Hey, brokowski… do you love you dog? Do you value good health? Then this post is for you.
Dog’s have been man’s best friend for tens of thousands of years. Going all the way back to when they were wolves, hunting and ravaging the countryside. Some would even argue that they evolved over time in order to better assist us with everyday tasks. Meaning that we are symbiotic like a clownfish and a sea anemone, or like football and beer. Or as some experts have said, “We didn’t domesticate dogs. They domesticated us.”
Plus, they are good for our health.
In a recent study on men’s health, prostate cancer, and dogs, our best friend is perpetuating the long-lived husbandry that has punctuated our relationship, and is continuing to domesticate us by helping us sniff out and treat prostate cancer.
According to the American Urological Association in Florida, dogs have detected cancerous cells in the urine of men with prostate cancer 98% of the time, in what they are calling a “reproducible, low-cost, and non-invasive” procedure.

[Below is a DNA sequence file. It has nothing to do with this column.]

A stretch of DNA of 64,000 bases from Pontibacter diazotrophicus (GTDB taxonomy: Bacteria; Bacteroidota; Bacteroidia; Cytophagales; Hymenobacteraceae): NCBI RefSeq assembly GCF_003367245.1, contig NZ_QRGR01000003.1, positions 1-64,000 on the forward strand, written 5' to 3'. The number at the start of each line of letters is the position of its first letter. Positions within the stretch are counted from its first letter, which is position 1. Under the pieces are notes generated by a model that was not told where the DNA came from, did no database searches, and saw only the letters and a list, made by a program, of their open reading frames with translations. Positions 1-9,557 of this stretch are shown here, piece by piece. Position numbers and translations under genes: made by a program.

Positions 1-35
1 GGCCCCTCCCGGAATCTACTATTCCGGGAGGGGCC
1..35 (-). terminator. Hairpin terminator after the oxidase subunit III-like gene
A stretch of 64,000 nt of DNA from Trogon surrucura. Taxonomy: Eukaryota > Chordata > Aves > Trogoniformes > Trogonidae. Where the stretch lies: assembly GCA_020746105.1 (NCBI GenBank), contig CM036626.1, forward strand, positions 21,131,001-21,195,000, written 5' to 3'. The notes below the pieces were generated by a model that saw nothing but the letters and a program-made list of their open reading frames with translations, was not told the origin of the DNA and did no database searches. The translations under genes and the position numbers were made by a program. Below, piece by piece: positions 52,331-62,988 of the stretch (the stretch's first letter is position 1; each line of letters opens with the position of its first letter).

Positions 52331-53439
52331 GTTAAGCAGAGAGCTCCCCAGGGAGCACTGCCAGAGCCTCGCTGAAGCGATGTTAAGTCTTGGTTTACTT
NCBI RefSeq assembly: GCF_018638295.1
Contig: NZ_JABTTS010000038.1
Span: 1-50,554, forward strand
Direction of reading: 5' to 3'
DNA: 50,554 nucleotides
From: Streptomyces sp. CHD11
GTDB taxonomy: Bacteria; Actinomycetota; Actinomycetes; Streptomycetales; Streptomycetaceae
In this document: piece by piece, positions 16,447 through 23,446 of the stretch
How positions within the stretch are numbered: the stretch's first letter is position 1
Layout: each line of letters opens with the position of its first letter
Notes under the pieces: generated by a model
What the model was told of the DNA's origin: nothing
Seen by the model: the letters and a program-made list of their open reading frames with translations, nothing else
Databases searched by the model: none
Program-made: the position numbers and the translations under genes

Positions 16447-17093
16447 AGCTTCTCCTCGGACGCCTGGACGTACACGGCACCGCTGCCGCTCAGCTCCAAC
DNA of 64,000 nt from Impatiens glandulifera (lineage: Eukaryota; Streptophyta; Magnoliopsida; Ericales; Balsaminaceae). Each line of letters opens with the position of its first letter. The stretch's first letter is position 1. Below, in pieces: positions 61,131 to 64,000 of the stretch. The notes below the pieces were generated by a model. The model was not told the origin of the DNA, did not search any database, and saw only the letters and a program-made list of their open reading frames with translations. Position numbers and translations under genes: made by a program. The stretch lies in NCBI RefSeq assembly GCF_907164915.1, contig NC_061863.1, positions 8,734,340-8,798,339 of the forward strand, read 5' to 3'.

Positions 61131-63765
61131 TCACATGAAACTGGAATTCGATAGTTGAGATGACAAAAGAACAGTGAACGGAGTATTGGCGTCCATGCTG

“Using dogs to recognize prostate cancer might help reduce the number of unnecessary biopsies and better pinpoint patients at high risk for the disease,” said Dr. Gianluigi Taverna on Milan.
Astounding findings. But not the first.
In the early twenty-first century (and one rogue study in 1989 with no write up), dogs began their journey into smelling cancer in humans. First, officially, in 2004, then in 2006. The peer-reviewed studies claimed that dogs could smell lung cancer with an impeccable 99% accuracy because of aromatic compounds produced by tumors.
The proposed benefits?
Some argue (as Dr. Taverna did above) that using dogs to detect cancer in patients is inexpensive and time-saving. Citing that it is similar to bomb detection or locating lost people in that the more a dog does it, the better they get at it. Which would lead to earlier detection, among other things.
Others have argued that because tumors produce a very low amount of alkanes, some modern machines may not detect them, and that dog’s noses work better.
No matter how you see it, however, it is a simply amazing fact. Or as Dr. Brian Stork of West Shore Urology in Muskegon, Michigan said, “The possibility of using dogs identifying cancer is something most would never have considered possible a decade or two ago. It’s an interesting concept that ‘man’s best friend’ could help save your life.”
For a comprehensive look, the full study can be found here.
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